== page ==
Going out for a ride can mean spending a lot of time in the saddle – a bad saddle equals a sore bum which equates to a very long day of unnecessary
pain. A comfortable saddle therefore really is a must, but what makes a saddle comfortable? Saddle choice is a very personal thing, though it’s no bad idea to have a good understanding of saddle tech to help you choose. So in this blog we’re going to take a look at the various features of saddles, what they offer and hopefully demystify some of the brand terms and technologies used.
Starting at the bottom, one of the more important elements of the saddle and also where a lot money goes, are the rails. These are
generally made from either alloy, titanium or carbon and they’re important because they contribute significantly to the comfort and weight of the saddle. The saddle rail is expected to be strong (you really don’t want it to snap!), hopefully not too heavy and also provide a small amount of comfort
and shock absorption by flexing slightly. The more you spend on a saddle generally the lighter the materials used will become; top end saddles often use either carbon fibre or titanium as it is very light and also has good shock absorption properties thanks to its natural flex. Cheaper saddles use alloy rails like Fizik’s K:ium and Selle Italia’s Manganese which are strong, but not as light as carbon or titanium.
Make sure you check the profile of the saddle rails and the design of your seat clamp before fitting. Fizik and Selle Italia carbon braided saddle rails use an oval profile which means you have to use a seat clamp designed for oval rails not standard round profile rails (check out the Fizik Cyrano which can accommodate both round and oval profile rails). Carbon rails must also be carefully clamped and not over-tightened, while carbon is extremely strong thanks to its construction and the ovalised profile used by the likes of Fizik and Selle Italia it is still very susceptible to crush damage from over-tightening. Always follow the manufacturers recommendations and use a torque-wrench when tightening your seat clamp with a carbon railed saddle.
A bit of cushioning is a good thing – it helps absorb lumps and bumps in the road and cushion your seat bones on a long day in the saddle. But a good quality pair of chamois shorts will help with that, so you don’t want too much. Generally the more you ride, the more hardened your behind will become so you can get away with less padding – too much cushioning will interfere with your pedalling and cause rubbing leading to discomfort. Do your research when buying saddles – some saddles for example are suggested as being better for the higher-mileage rider i.e. someone with a hardened backside! Check out the Selle Italia C64, this has no padding just a carbon shell! Maybe taking the no padding thing a bit far though…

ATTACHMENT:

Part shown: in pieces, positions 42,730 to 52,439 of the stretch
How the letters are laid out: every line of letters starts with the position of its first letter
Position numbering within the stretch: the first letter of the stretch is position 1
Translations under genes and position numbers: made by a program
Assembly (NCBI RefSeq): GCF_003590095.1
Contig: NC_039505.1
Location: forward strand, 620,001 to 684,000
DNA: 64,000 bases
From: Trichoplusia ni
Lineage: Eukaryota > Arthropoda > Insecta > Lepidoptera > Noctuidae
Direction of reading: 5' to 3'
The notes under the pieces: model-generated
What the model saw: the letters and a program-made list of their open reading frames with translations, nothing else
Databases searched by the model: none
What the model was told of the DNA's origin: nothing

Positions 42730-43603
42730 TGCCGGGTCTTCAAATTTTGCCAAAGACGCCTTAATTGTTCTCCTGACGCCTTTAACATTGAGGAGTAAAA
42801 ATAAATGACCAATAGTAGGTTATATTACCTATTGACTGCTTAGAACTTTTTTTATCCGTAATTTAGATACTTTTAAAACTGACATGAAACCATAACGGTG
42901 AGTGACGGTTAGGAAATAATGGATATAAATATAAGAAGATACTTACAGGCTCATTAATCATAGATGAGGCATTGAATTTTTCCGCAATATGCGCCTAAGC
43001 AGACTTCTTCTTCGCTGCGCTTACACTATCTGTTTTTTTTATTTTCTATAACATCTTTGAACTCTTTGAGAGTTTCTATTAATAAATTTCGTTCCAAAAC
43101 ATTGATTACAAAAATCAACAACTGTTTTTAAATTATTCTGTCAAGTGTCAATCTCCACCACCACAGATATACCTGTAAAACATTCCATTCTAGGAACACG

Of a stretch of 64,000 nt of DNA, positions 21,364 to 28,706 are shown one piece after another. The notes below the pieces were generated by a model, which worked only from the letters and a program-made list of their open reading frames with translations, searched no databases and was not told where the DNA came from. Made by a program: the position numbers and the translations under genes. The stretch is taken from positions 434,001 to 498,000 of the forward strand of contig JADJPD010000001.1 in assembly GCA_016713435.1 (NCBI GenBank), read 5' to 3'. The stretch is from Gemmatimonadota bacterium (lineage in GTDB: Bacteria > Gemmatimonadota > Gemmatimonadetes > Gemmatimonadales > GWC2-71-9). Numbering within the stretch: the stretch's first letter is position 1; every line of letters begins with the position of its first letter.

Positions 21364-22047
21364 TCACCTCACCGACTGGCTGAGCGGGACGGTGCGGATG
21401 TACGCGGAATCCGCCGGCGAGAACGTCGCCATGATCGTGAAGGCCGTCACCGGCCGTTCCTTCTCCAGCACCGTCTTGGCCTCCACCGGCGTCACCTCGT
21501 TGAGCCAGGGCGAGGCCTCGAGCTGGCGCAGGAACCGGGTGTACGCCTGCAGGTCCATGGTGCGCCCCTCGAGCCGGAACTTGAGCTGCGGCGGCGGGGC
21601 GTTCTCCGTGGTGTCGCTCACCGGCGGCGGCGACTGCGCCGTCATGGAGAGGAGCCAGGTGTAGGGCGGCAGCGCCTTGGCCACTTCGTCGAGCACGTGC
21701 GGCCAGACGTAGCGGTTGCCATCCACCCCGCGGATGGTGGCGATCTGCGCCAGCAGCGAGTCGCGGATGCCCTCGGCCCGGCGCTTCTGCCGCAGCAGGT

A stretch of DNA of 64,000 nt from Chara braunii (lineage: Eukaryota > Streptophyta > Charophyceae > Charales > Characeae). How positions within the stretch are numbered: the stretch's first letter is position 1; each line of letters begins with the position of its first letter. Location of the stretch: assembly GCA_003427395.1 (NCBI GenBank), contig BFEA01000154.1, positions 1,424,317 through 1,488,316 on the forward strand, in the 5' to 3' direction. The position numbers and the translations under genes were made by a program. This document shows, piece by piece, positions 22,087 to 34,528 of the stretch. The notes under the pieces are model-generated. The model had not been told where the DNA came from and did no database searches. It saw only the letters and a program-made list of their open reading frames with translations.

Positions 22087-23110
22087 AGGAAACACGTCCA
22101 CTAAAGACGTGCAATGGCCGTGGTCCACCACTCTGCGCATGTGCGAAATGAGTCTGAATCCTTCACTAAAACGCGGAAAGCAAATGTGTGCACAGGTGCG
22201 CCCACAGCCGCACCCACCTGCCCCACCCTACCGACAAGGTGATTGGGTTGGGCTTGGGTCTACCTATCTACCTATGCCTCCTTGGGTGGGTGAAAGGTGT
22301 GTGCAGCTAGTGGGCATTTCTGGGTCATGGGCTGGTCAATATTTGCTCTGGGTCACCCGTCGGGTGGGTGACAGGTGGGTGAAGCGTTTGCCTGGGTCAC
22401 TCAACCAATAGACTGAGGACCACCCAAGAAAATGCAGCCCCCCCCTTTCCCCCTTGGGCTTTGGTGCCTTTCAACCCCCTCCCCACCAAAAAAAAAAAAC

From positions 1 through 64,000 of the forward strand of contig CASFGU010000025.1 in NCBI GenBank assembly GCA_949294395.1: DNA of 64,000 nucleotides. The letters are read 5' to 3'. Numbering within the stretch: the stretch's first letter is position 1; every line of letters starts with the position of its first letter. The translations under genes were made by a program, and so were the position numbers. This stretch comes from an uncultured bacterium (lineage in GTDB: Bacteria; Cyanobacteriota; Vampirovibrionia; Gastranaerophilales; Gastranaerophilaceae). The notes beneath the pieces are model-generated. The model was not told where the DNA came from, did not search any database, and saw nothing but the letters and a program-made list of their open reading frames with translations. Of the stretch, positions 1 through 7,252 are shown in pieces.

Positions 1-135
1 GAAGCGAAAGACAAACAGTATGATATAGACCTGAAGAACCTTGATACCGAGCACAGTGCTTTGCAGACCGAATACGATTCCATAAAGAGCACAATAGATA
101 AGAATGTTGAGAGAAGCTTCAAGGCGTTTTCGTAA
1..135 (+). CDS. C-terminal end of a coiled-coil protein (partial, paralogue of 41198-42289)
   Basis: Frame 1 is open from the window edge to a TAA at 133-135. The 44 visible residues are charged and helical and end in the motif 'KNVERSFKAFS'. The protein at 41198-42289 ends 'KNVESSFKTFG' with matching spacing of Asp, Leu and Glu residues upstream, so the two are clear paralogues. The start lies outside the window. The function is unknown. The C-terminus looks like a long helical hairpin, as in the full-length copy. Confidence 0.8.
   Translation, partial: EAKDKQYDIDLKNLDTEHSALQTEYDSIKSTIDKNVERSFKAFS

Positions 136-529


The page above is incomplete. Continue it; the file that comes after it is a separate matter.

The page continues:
Shape and Profile.
The shape of a saddle is a very personal thing, ask any rider and they will have an opinion – some prefer saddles with a rounded top profile, others like a flat profile. The long flat nose of some saddles makes them comfortable for moving forward on to when climbing or attacking, but this flat nose can cause discomfort and numbness for some people which is where saddles with cut outs (check out the Selle Italia Max Flite Gel Flow as an example) can help by reducing pressure on the perineum, preventing numbness and discomfort.
Fast, aggressive riding puts your body weight forward on to your hands and feet, which is also why race saddles tend to be more minimalist (often narrower at the back of the saddle) as less weight is placed on them. When riding in a more relaxed, steady fashion however there is more weight placed on the saddle placing more emphasis on the shape and padding.
Women’s saddles tend to differ from men’s in that they are often wider and padded differently to accommodate the female pelvis which is often wider. Thankfully there is now a much larger range of women’s specific saddles designed from scratch, not just men’s saddles in different colours. Check out the rather cool Fizik Miss Tri Saddle and the rest of the Fizik women’s range and also the Selle Italia women’s range.
But what do the pro’s ride? They ride the same models as we do, just often with custom team graphics or sometimes trick materials, Fizik riders include: Thor Hushovd, Mark Cavendish and Carlos Sastre, Selle Italia are also popular with the likes of: Cancellara, Team Astana and Rabobank among others.
Keep all these factors in mind when choosing your new saddle and look at what you have been using, consider what design elements you like (i.e. a flat profile, thin nose or wide rear) and do some research before you buy. See if your riding pals have what you’re looking at and see if you can borrow it for a ride, it’s amazing how many people have a spare saddle or two sitting in the shed. Don’t forget as well that your new saddle will require some breaking in, it will soften and you’ll get used to it – persevere!